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    alot of money to move a problem

    https://nypost.com/2018/03/09/upstat...-move-program/

    https://www.wnyc.org/story/nyc-pays-...move-out-city/

    so New York is paying to move Homeless out of their world............ paying not only transportation but a YEAR worth of rent/ furnishings etc for them to relocate elsewhere.
    One estimate had this costing $41,000 per family or couples to set up shop elsewhere. I have read of at least one family moved to Honolulu.

    They started evidently with just moving people upstate New York and they got so angry as they are finding as the years worth of rent is expiring, many have NOT gotten jobs and straightened their life. Instead many seemed to just squat until the rent ran out then started back on the street how long until they move back down to NYC.
    What does those here think of this program?

    i know many other cities have paid bus tickets to perhaps think they are helping a person get to an area where thy may have family/ support but many are finding out that is not working either. Seattle has found they have paid for the same bus tickets for one person several times but he just came back. so in a way they are simply funding road trips for these folks.

    i just watched a story today in Austin, TX where when they interviewed some homeless they said it was a great city to be homeless as people still give out cash and they provide many services.
    When told of these statements the Mayor simply told reporter it was an Urban legend and no one moves to an area based on that.
    Seriously i think California would show a area with good weather and lax enforcement does attract more then lets say an area that gets cold and snow.

    How much are taxpayers suppose to support for people who will not help themselves even when given the chance.





    #2
    I have not heard of these programs.

    On a very intentional case by case basis, I think programs like this could help. The key is identifying the people who would most likely benefit from this assistance. There isn't one simple answer to why people are homeless. If, for example, there are serious mental health issues, just giving them free rent for a year will do them no good at all as it isn't addressing the underlying cause. However, other homeless people may just need that boost of having the expense of rent taken off their plate for a few months to give them time to get everything else back on track and then they'd be good going forward.
    Steve

    * Despite the high cost of living, it remains very popular.
    * Why should I pay for my daughter's education when she already knows everything?
    * There are no shortcuts to anywhere worth going.

    Comment


      #3
      Originally posted by disneysteve View Post
      I have not heard of these programs.

      On a very intentional case by case basis, I think programs like this could help. The key is identifying the people who would most likely benefit from this assistance. There isn't one simple answer to why people are homeless. If, for example, there are serious mental health issues, just giving them free rent for a year will do them no good at all as it isn't addressing the underlying cause. However, other homeless people may just need that boost of having the expense of rent taken off their plate for a few months to give them time to get everything else back on track and then they'd be good going forward.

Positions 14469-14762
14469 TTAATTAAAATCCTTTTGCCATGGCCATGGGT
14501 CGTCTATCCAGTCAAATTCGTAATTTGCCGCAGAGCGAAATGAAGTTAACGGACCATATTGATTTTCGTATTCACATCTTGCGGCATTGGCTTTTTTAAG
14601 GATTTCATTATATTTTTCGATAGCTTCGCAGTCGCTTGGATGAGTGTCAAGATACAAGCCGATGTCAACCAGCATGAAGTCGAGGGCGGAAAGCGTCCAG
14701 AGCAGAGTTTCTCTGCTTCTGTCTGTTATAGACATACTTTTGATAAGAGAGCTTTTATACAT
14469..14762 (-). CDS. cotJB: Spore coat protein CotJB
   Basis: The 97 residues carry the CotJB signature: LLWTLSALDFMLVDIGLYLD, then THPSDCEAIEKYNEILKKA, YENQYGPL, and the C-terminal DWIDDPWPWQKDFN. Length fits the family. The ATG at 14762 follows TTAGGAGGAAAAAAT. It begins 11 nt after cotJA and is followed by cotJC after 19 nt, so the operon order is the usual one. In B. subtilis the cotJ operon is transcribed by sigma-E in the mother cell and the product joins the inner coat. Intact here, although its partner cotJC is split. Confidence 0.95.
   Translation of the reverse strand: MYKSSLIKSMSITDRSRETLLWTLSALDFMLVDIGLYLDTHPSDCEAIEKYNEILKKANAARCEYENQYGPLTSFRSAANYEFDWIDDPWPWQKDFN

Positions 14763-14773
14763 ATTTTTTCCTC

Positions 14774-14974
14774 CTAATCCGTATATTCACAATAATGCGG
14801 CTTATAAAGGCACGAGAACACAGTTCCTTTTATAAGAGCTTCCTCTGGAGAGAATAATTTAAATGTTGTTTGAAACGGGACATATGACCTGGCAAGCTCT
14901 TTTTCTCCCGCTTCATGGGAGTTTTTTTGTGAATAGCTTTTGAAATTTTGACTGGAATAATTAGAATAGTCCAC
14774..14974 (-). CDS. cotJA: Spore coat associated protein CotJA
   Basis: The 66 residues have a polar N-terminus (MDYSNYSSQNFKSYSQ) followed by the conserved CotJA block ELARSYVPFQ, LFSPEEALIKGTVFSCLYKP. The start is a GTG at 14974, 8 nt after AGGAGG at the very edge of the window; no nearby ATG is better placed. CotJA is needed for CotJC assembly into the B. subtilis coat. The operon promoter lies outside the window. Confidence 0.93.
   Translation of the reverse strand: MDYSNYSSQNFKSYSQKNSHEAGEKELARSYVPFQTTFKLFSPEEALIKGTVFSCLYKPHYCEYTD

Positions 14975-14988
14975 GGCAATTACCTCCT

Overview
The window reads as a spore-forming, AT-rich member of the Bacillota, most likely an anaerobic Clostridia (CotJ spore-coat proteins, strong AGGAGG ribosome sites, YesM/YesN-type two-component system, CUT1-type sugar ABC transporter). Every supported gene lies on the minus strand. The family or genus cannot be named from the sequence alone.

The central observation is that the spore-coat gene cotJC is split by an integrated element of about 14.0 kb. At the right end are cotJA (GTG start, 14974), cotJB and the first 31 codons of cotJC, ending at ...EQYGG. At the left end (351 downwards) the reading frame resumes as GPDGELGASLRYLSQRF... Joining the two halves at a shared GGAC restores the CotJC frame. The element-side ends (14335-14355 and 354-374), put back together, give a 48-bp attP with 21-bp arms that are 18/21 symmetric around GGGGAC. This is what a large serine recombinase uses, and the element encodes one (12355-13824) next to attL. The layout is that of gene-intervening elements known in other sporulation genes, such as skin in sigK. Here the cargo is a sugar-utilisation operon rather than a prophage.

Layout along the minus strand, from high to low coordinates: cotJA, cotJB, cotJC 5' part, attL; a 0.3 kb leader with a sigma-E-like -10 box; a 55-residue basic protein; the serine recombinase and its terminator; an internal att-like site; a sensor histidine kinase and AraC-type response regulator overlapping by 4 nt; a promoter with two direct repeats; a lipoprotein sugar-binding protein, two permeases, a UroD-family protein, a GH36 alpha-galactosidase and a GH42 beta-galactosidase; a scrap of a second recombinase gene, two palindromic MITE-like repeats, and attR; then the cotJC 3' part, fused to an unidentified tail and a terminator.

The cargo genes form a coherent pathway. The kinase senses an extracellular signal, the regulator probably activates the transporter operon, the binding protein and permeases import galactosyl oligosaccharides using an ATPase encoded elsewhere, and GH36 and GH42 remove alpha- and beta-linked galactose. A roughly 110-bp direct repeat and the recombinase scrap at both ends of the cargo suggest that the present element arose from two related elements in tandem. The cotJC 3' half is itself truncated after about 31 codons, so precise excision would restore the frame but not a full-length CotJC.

i think we create more and more problems based on good intentions instead of reality. perhaps a few months rent then if you show us some progress a few more months to help you along but paying up front one year and dropping them in another city is a waste of funds.

      Comment


        #4
        Originally posted by Smallsteps View Post

        i think we create more and more problems based on good intentions instead of reality. perhaps a few months rent then if you show us some progress a few more months to help you along but paying up front one year and dropping them in another city is a waste of funds.
        I can sort of understand the relocation issue, especially when you're talking about NYC. The cost of living there is sky high so if you're struggling, you might never be able to turn things around if you stay there but you also don't have the means to go anywhere else. If programs like this can get you established in a lower COLA, that could have a huge impact on your life.
        Steve

        * Despite the high cost of living, it remains very popular.
        * Why should I pay for my daughter's education when she already knows everything?
        * There are no shortcuts to anywhere worth going.

        Comment


          #5
          Not in my back yard syndrome?

          Seems shortsighted at best.
          Who comes up with this stuff?
          Brian

          Comment


            #6
            Originally posted by disneysteve View Post

            I can sort of understand the relocation issue, especially when you're talking about NYC. The cost of living there is sky high so if you're struggling, you might never be able to turn things around if you stay there but you also don't have the means to go anywhere else. If programs like this can get you established in a lower COLA, that could have a huge impact on your life.
            I just found it funny the city moved many all over the country so it was kind of off our plate type of thing instead of any foresight into the COLA of any area. That was obvious when NYC paid to send someone to Honolulu (very high COLA)

            I often wonder why if someone is struggling or trying to get their life together they do not choose to go somewhere that would be easier to manage. i can only assume like an interview i saw with some homeless in Austin TX they said in certain areas people are more generous and so as long as hand outs are coming they will stay in that area.